Sarra had schizophrenia and had been hospitalized seven times in her life, but following Shannan's death, her mental health issues appeared to escalate.
Mari tried “really, really hard to help Sarra,” Kolker said.
She also ended up having to take care of her grandson, Sarra's son. Sarra drowned a puppy in front of the boy, according to later testimony by Sarra’s sister, Stevie Smith, the Daily Freeman reported. Sarra testified that when she killed the puppy, she believed she was killing the rapper Eminem, according to the Times Herald-Record.
Mari ended up getting temporary custody of Sarra's son.
Despite issues with her daughters, Ray told Oxygen.com he felt Mari had redeemed herself in the eyes of most of her children around this time.
“It was quite a redemptive period for her actually because in the past she’d been accused of sometimes being neglectful of her children but she really stepped up when it came from Sarra,” Kolker added. "This is stuff I’ve heard from people who weren’t even predisposed to like her [Mari]. They all said something really pivoted with her in her final years.’”
Ray noted to Oxygen.com that Mari herself had a "rough life" and endured her own tough upbringing.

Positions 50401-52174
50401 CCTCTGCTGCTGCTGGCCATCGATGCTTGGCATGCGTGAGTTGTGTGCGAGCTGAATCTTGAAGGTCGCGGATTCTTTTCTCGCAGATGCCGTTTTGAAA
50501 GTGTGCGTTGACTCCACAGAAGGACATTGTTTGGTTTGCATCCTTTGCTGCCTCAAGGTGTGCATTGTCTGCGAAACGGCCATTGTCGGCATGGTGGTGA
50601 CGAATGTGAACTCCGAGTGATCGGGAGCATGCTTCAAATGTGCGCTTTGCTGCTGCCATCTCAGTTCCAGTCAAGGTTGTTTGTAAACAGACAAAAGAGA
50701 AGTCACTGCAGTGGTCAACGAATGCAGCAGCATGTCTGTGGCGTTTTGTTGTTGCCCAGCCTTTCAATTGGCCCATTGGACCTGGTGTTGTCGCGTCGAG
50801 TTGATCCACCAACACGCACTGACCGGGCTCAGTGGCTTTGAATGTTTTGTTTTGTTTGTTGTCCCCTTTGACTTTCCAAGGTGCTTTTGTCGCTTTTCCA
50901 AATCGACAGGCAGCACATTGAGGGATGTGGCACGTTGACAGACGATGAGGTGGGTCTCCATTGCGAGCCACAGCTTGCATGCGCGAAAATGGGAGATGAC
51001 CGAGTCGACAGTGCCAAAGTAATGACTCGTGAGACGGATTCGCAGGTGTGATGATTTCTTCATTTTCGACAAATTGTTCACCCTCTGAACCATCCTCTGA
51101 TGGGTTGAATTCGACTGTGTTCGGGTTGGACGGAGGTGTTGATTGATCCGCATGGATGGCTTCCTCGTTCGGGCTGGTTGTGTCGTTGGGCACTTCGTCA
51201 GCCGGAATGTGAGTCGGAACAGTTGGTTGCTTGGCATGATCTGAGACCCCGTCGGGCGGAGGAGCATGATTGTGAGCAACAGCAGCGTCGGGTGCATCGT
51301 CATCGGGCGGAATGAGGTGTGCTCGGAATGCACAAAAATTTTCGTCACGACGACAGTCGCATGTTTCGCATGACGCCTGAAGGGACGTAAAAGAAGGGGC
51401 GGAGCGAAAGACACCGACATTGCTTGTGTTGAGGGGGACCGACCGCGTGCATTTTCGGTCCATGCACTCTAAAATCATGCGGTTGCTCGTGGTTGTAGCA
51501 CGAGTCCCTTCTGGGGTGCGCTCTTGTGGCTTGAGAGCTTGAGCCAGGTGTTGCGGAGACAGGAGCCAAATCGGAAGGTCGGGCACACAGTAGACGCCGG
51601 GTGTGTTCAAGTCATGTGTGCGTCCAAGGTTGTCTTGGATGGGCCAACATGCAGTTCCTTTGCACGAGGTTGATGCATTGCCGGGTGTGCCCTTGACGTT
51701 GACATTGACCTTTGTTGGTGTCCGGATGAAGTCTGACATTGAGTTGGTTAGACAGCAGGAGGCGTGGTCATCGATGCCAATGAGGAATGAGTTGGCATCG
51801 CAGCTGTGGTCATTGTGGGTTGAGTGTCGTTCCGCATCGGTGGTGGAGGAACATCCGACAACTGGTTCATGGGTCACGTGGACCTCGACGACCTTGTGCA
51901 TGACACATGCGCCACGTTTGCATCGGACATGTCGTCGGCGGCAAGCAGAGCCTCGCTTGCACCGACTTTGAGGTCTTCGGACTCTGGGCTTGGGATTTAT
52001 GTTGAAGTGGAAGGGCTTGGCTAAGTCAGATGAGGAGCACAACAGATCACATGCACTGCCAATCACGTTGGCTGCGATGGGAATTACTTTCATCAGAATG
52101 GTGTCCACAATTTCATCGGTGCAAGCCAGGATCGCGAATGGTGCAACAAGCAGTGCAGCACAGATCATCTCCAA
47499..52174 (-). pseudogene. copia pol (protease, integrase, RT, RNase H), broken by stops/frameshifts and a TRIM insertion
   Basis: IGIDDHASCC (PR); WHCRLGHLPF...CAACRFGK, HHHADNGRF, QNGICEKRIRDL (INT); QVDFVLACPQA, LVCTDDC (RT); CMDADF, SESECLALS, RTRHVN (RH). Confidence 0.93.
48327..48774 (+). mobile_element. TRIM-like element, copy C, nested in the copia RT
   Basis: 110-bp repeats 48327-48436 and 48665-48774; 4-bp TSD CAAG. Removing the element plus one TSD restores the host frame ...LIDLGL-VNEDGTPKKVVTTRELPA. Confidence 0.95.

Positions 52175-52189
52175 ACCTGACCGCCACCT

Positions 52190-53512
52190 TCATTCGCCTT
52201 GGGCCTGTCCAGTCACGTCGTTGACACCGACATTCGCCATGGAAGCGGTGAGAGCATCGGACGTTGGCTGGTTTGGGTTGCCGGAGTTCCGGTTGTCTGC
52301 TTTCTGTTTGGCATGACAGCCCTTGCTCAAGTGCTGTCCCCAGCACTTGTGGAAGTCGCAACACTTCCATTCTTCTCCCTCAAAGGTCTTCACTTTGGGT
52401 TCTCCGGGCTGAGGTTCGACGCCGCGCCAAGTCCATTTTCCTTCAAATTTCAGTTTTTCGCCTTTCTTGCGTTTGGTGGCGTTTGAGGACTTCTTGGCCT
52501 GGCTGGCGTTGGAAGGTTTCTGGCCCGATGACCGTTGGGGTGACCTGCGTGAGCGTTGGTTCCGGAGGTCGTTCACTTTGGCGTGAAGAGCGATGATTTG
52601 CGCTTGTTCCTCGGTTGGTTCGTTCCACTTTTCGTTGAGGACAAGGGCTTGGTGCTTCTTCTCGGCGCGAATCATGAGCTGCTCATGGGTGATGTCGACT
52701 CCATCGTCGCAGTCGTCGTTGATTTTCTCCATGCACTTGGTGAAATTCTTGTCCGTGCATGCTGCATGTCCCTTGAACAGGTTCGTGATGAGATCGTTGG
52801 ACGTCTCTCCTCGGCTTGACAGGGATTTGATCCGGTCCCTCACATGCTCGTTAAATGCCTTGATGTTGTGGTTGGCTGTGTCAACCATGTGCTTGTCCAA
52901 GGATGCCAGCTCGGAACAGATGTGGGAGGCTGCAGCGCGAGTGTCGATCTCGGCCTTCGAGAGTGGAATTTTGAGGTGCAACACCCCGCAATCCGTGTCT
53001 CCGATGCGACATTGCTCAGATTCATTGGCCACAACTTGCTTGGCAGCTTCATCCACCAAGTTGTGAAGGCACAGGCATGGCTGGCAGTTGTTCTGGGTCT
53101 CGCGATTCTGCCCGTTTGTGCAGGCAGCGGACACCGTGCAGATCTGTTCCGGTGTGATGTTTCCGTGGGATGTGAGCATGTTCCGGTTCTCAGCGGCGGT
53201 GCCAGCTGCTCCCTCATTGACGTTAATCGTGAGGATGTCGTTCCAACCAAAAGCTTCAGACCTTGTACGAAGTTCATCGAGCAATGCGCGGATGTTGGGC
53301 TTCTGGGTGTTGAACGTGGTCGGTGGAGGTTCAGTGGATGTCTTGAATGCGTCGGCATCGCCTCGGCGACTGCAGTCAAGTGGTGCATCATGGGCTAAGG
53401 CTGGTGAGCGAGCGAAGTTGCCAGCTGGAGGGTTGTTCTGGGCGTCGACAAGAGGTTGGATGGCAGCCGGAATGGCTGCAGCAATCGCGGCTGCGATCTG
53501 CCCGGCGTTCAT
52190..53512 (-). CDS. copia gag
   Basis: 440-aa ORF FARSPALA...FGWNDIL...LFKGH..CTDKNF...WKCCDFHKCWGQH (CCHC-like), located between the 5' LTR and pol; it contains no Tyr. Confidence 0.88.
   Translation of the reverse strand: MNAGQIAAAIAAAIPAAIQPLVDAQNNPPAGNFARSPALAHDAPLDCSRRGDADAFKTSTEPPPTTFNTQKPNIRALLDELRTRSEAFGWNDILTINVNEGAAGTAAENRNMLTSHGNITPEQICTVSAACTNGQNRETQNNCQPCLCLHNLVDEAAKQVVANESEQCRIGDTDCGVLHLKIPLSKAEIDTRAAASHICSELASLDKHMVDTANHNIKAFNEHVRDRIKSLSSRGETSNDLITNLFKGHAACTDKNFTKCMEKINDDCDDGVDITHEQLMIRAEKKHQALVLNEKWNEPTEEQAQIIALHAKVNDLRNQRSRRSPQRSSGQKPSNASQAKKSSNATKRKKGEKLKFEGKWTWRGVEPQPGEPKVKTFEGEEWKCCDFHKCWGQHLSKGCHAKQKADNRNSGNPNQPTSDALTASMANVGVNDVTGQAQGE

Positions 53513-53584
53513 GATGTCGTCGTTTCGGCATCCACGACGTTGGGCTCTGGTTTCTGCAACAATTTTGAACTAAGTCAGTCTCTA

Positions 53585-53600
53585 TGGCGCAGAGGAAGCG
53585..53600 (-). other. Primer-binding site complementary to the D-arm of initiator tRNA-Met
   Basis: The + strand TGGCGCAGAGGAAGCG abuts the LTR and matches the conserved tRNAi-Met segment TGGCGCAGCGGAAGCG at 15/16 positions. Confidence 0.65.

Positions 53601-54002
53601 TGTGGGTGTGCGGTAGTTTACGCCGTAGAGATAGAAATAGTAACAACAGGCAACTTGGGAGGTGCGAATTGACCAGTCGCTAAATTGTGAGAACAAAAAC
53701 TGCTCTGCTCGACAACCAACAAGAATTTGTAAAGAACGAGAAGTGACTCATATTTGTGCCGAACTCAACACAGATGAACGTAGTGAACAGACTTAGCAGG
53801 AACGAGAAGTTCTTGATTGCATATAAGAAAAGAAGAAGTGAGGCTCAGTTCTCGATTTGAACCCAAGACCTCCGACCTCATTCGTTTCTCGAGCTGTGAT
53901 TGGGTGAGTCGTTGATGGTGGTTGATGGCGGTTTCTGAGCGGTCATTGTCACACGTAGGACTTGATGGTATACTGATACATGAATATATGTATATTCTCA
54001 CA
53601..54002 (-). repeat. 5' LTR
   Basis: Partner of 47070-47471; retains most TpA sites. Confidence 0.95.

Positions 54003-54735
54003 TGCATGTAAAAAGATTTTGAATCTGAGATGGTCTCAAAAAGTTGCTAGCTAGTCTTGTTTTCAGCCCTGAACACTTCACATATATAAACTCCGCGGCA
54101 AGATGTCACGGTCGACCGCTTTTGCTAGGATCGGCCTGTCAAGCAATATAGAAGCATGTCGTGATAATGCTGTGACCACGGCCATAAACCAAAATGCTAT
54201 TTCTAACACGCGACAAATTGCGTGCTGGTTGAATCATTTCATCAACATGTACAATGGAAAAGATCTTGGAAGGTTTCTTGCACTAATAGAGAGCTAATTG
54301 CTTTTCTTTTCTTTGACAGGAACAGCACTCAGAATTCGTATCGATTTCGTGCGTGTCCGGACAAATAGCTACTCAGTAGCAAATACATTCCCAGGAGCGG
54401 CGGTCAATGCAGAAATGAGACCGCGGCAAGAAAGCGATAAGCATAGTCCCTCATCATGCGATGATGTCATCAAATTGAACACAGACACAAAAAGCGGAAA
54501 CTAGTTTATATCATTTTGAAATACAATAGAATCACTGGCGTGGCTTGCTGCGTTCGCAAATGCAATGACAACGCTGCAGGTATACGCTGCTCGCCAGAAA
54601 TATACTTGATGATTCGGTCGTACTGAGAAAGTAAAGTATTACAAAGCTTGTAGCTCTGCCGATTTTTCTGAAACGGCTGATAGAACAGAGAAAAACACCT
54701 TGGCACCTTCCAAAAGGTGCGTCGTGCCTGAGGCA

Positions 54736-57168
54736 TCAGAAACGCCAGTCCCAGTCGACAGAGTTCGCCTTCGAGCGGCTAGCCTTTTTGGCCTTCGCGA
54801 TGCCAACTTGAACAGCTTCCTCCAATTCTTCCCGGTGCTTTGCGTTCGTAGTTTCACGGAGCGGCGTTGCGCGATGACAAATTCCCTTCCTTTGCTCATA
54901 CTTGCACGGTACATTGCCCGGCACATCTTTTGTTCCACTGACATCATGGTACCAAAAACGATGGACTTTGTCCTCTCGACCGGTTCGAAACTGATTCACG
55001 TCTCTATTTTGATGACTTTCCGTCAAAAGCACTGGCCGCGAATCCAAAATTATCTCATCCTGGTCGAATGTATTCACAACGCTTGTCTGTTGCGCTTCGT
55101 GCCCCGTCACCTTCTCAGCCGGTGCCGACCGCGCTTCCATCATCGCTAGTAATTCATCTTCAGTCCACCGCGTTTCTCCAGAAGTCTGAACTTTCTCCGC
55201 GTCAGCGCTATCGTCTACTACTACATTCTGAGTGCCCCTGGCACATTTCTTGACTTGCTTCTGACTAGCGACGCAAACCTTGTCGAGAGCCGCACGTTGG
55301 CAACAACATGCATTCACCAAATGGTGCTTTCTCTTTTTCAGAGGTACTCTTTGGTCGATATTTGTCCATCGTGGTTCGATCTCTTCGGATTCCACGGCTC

What happened to Mari in the end?
Mari herself was tragically murdered by her daughter Sarra in 2016.
Sarra had been hospitalized for a psychotic break and wasn't receiving her monthly injection of the antipsychotic drug Haldol, which is used to treat schizophrenia, Kolker told Oxygen.com. He added that Sarra had been hearing voices and “was convinced her mother was evil" when she killed her.
The wounds Mari suffered were horrific. Sarra stabbed her 227 times with a five-inch kitchen knife and beat her with a fire extinguisher, the Daily Freeman reported in 2017.
Ray told Oxygen.com that Sarra also also sprayed fire extinguisher foam into Mari's mouth and nearly beheaded her mother.
Mari was 52 years old.
Sarra was convicted in 2017 and was sentenced to at least 25 years behind bars.
"Lost Girls" begins streaming on Netflix March 13.
Reporter Jill Sederstrom contributed to this report.